Western water: Why it's dirty and in short supply

June 22, 1998

The new report, "Water in the West: The Challenge for the Next Century," is a remarkably far-sighted federal study that should serve as both a mission statement and a wake-up call about water management in the arid West.


Western water: Why it's dirty and in short supply
The new report, "Water in the West: The Challenge for the Next Century," is a remarkably far-sighted federal study that should serve as both a mission statement and a wake-up call about water management in the arid West.


This report could destroy irrigated agriculture
In his own words, rancher Patrick O'Toole explains why he dissented from the Western Water Policy Review Advisory Commission's report.
We wanted to democratize Western water
In her own words, Denise Fort, chair of the Western Water Policy Review Advisory Commission, defends the water report.


In the Sonoran Desert, a lesson already learned
As the aquifer that lies under Scottsdale is steadily emptied to provide water for booming development, Arizonans ought to consider the fate of the pre-Columbian desert Indians, who once also thrived in the area - until their water ran out.
It rhymes with scourge
A Boulder gardener recommends planting native plants because the non-native plants - especially the dreaded donkeytail spurge - can take care of planting themselves.


Activists join forces against mining law
At a conference for mining activists 60 people share stories and strategies for battling hardrock mining and the 1872 Mining Law.

Book Reviews

Restoring the Roaring Fork
The nonprofit Roaring Fork Conservancy seeks to protect the Roaring Fork River Valley in western Colorado.
Lonely Art
An unusual, anonymous art exhibit decorates the old White Buffalo Bar in the decaying town of Cisco, Utah.
Fees please visitors
Land-management agencies say that the new user fees on public land are an "unqualified success" supported by the visitors who are paying them.
But trouble the Mountaineers
The Washington conservation group, the Mountaineers, criticizes the new user fees in Mount Rainier National Park as too steep and confusing.
Motorizing Montana's trails
A report by the Predator Project on the Montana State Trails Program says that agencies give motorized trails the go-ahead without scrutiny.
Utah Wilderness Coalition
Open houses explaining potential wilderness are being held by 155 conservation groups during the summer.
Yellowstone and Grand Teton National Parks
Open houses and meetings are set to involve the public in upcoming environmental impact statements for Yellowstone and Grand Teton national parks.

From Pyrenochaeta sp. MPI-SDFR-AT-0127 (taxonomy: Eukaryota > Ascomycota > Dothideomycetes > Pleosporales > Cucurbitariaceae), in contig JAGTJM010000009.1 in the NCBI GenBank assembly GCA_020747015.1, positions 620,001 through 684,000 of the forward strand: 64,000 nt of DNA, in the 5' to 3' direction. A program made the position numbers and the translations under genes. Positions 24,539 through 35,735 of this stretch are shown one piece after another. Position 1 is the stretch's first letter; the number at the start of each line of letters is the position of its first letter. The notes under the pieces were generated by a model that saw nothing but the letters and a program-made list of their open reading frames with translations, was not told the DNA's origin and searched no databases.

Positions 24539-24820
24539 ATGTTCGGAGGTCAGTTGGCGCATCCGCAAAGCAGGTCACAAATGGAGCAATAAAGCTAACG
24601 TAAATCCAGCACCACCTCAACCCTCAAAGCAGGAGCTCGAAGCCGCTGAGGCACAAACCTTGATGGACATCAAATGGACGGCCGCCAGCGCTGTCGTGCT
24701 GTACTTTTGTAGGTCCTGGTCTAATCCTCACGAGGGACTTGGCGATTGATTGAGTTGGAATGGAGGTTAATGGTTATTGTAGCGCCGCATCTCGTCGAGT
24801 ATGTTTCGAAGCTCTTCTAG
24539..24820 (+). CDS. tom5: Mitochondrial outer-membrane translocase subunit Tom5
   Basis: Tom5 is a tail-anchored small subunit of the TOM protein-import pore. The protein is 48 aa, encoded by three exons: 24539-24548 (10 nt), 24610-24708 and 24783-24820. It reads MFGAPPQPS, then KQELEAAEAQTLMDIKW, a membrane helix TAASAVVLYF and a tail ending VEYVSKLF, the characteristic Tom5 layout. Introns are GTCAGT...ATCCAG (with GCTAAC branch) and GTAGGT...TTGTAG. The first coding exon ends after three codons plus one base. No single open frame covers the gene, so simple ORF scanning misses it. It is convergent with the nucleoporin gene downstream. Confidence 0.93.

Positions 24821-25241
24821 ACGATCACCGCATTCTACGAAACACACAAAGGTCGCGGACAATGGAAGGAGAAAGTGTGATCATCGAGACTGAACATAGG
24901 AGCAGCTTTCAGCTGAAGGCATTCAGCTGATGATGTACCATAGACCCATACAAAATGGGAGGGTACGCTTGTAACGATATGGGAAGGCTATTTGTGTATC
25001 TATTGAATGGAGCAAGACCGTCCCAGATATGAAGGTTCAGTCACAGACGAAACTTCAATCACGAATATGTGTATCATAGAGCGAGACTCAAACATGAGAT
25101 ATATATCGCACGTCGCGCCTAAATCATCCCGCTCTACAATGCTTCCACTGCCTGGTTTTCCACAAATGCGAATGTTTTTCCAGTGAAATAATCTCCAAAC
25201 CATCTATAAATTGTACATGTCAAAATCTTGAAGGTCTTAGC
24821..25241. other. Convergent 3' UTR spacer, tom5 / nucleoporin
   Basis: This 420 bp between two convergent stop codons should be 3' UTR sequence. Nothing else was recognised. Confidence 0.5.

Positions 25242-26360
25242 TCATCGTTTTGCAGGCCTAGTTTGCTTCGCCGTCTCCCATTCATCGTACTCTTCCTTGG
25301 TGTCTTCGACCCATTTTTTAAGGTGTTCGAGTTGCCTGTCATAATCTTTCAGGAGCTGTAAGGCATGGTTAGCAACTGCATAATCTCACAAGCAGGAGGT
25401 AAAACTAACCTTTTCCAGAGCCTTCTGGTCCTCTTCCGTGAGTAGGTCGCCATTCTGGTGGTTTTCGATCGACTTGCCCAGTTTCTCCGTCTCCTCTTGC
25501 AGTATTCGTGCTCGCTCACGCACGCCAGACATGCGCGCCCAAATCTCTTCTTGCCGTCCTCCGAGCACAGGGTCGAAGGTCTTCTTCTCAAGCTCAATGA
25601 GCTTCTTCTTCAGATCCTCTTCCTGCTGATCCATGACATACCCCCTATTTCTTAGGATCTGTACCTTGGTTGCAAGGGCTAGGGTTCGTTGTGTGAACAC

Wisdom of the West: Designing our Future Together
The Planning Association of Washington is sponsoring a conference on Western planning July 29-31.
Aspen Center for Environmental Studies
A summer of naturalist-guided programs for kids is sponsored by the Aspen Center for Environmental Studies.
Alaska Wildlife Alliance
An Anchorage-based nonprofit promotes public awareness on issues of wildlife protection.
Community Strategic Training Initiative
The 8th annual Community Strategic Training Initiative will be held July 30-Aug. 2 in Portland, Ore., with more than 50 workshops.
Victory for the bull trout
Two populations of bull trout have been listed as threatened in a large area of the Pacific Northwest.
Leeches and cod liver oil
An exhibit at the High Desert Museum in Bend, Ore., showcases early medicine in the old West.
A lively memoir out of the National Park Service
Bill Everhart's "Take Down Flag & Feed Horses" offers a refreshing view of life with the National Park Service, especially in Yellowstone National Park.
In search of Mount Rainier's power
"The Measure of a Mountain: Beauty and Terror on Mount Rainier" by Bruce Barcott is reviewed.

Heard Around the West

Heard around the West
"Green glow" fades in Northwest; Las Vegas street names and theme parks; containing cows in Mont. and Ore.; "Ranger Rick's" cartoon animals dislike mining; reckless speedboats on Lake Mead; homeless man wants backpack returned; heron shot in Tucson.

Dear Friends

Dear Friends
Bill McDonald wins MacArthur grant; lively times in Salt Lake City, and the HCN board meeting there; Richard Ingebretsen; wilderness rally in Grand Junction.


Locals stand behind an aging dam
The Savage Rapids Dam on Oregon's Rogue River remains standing despite the threatened coho salmon, because local irrigators are determined to save it.
Tribe seeks its key peak
Arizona's Tohono O'odham Indians are pushing for the repatriation of a sacred mountain - Baboquivari Peak - although climbers who want continued access and some environmentalists who worry about tribal overgrazing are questioning the idea.
The Wayward West
GOP promises to end logging subsidies; Olympic National Park bans jetboats; Forest Service bans climbers' metal bolts in wilderness; some upsets in Colorado's primary politics.
More internal fire at the Forest Service
Career agency biologist Renee Galeano-Popp resigns from Lincoln National Forest, becoming another in a series of disillusioned Forest Service employees.
Rancher stonewalls an agency
Rancher Wright Dickenson's overgrazed Pine Mountain allotment in southern Wyoming is at the center of a dispute between the BLM and the National Wildlife Federation.
Trees and children win
Washington conservation groups are seeking to come up with the money to buy Loomis State Forest and thus save it from logging.
Judge disciplines L-P
Louisiana-Pacific is fined $37 million for breaking environmental laws at its Olathe, Colo., waferboard plant, and also for selling a product that did not meet the company's claim.
Forest blowdown causes storm
The Forest Service wants to log about 3,000 acres of a spruce and fir blowdown in Colorado's Routt National Forest, but some environmental groups are opposing the regional forester's decision.


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